I may be one of the few individuals alive who has been thrown out of a curio shop in Nogales, Mexico.
I was negotiating the price of an ironwood statue of a leaping sailfish with the shop attendant when he wearied of my lowball offers. “Get out of my store.” My embarrassed family had disappeared.
In the thirty years since I have mellowed, especially since I try to buy everything I can locally. As a business owner, I am acutely aware of the myriad of overhead expenses.
I am not so mellow when it comes to medical equipment. The prices of “medical grade” equipment continue to astonish. I got a burly DeWalt air compressor for my wood shop recently for $299. A similar, and I mean really similar compressor in our office operating room just went out. Fifteen thousand smackers.
So, imagine my delight when the subject of a new laser came up. We have an erbium-based laser called a “Halo” that does a nifty job of getting rid of brown spots and smoothing out wrinkles without a lot of down time. Our lovely aesthetic staff informed Steve and I that patients really liked the Halo and that it was busy all the time and…..
They wanted another one.
I had gagged and convulsed when we got the first one. The laser is about the size of a small refrigerator and looks a lot like a welding machine. Explain to me how that thing could be over two hundred thousand dollars! What could be in there?
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The initial quote on the new one was over three hundred. So, I went full Nogales on the laser company, demanding they throw in their $40K handpieces and $20K “filters”. This newer version will tighten up loose skin as well, but for that much money I want eternal youth. This time I embarrassed poor Michelle our aesthetic coordinator, who probably hadn’t signed up to work at a livestock auction.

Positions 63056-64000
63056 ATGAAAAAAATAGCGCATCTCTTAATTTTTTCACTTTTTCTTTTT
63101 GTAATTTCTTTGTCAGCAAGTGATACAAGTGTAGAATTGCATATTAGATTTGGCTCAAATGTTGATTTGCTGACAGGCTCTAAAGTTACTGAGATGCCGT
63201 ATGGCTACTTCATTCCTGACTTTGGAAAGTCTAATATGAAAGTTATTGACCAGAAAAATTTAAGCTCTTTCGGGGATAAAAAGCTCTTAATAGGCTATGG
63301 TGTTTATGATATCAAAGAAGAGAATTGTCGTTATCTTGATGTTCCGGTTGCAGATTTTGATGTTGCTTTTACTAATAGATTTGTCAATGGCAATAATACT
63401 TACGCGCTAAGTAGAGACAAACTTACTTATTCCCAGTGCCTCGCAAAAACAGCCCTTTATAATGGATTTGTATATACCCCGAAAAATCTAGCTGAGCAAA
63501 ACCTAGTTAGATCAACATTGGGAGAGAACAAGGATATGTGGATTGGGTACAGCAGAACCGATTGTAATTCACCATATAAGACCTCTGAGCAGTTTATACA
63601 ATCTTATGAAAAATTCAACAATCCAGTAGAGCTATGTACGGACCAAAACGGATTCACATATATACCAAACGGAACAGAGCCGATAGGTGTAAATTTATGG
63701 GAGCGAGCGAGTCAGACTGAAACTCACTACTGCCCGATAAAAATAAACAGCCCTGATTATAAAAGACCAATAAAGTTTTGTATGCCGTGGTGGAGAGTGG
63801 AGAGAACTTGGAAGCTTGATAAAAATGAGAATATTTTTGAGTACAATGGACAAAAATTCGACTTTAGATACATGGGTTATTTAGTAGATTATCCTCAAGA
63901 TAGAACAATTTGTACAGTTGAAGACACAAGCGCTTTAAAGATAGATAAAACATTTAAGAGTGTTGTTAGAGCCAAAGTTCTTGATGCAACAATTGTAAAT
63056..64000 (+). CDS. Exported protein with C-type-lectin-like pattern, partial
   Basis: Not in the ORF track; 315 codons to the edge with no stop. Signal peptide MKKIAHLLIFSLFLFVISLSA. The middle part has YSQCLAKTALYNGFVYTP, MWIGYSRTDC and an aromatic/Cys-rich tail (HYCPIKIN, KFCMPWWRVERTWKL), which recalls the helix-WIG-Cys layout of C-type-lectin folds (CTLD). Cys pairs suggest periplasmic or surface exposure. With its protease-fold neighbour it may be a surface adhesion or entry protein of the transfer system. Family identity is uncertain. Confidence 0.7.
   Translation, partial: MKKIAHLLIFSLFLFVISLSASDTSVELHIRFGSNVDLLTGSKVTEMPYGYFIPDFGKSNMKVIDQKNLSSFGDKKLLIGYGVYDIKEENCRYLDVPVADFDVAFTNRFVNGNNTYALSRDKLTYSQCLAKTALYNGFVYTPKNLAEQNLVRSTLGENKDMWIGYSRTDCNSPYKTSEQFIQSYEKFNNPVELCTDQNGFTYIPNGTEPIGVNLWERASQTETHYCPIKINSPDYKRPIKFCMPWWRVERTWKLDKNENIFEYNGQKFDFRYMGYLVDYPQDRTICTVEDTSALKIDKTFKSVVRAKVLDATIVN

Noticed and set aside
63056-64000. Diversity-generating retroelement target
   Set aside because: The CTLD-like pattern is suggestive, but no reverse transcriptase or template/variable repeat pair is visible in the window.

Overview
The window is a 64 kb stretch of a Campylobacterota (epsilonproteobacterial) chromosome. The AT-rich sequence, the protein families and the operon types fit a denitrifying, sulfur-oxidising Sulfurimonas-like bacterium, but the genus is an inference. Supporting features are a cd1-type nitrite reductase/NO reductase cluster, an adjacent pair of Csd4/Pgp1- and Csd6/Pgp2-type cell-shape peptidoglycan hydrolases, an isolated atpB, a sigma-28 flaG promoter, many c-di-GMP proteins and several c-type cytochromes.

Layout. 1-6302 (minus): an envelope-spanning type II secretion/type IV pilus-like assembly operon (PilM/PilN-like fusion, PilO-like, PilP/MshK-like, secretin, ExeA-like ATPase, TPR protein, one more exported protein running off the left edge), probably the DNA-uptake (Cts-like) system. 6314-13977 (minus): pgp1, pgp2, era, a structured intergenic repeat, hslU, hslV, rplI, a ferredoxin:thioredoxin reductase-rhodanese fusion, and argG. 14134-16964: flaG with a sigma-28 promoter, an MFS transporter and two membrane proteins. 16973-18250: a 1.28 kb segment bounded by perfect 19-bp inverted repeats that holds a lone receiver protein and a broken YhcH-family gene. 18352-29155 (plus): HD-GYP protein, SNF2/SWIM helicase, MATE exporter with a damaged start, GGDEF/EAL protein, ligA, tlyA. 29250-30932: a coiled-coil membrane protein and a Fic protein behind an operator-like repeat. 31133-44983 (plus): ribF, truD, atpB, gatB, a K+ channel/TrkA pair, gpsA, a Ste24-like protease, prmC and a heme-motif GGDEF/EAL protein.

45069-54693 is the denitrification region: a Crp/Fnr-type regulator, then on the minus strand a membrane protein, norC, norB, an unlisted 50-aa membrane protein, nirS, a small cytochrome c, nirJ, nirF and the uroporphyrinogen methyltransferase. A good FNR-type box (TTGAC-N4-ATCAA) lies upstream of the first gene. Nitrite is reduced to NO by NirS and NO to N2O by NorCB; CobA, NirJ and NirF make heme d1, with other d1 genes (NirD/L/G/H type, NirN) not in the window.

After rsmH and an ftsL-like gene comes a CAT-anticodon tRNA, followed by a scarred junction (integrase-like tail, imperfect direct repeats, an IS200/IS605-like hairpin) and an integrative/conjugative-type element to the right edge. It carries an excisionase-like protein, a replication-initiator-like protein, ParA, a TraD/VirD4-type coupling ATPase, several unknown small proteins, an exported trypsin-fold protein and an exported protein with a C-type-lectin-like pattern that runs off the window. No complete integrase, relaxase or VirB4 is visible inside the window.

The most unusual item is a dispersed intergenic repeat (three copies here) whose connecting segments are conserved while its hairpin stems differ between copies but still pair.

Much has been made in the current political cycle about greedy corporations and rapacious medical companies. “Medicare for all” will get rid of insurance companies, regulate pharmaceutical prices, and in general quell the rabid rush for the medical dollar.
A friend of mine recently had a big bleed in her brain. She received state of the art scans, fabulously expensive drugs, cutting edge high-dollar procedures and devices—all in an institution renowned for its take-no-prisoners business plan. She has no deficits.
Another acquaintance, who is a highly productive professional and world-class taxpayer, works only because of a $5000 a month drug without which he would be crippled.
This whole medicine-as-a-business is a roiling hot mess. But when we stifle the greed and cut the profits and regulate the system do we wipe out innovation and discourage risk? Will the entrepreneurs and gamblers go elsewhere? Is the mess we have now preferable to the mess we might create nationalizing the wild, wooly industry we have?
Anyone involved in the delivery of medical care should be motivated by a compassionate altruism. That’s what Santa told me when he stopped by for a couple of shots of Grand Patron last Christmas Eve. In the real world, money and self interest spin the globe. Aligning those forces with our objectives might yield the best results.
By the way, if you are thinking about that $55,000 dishwasher, give me a call. I’ll help you out.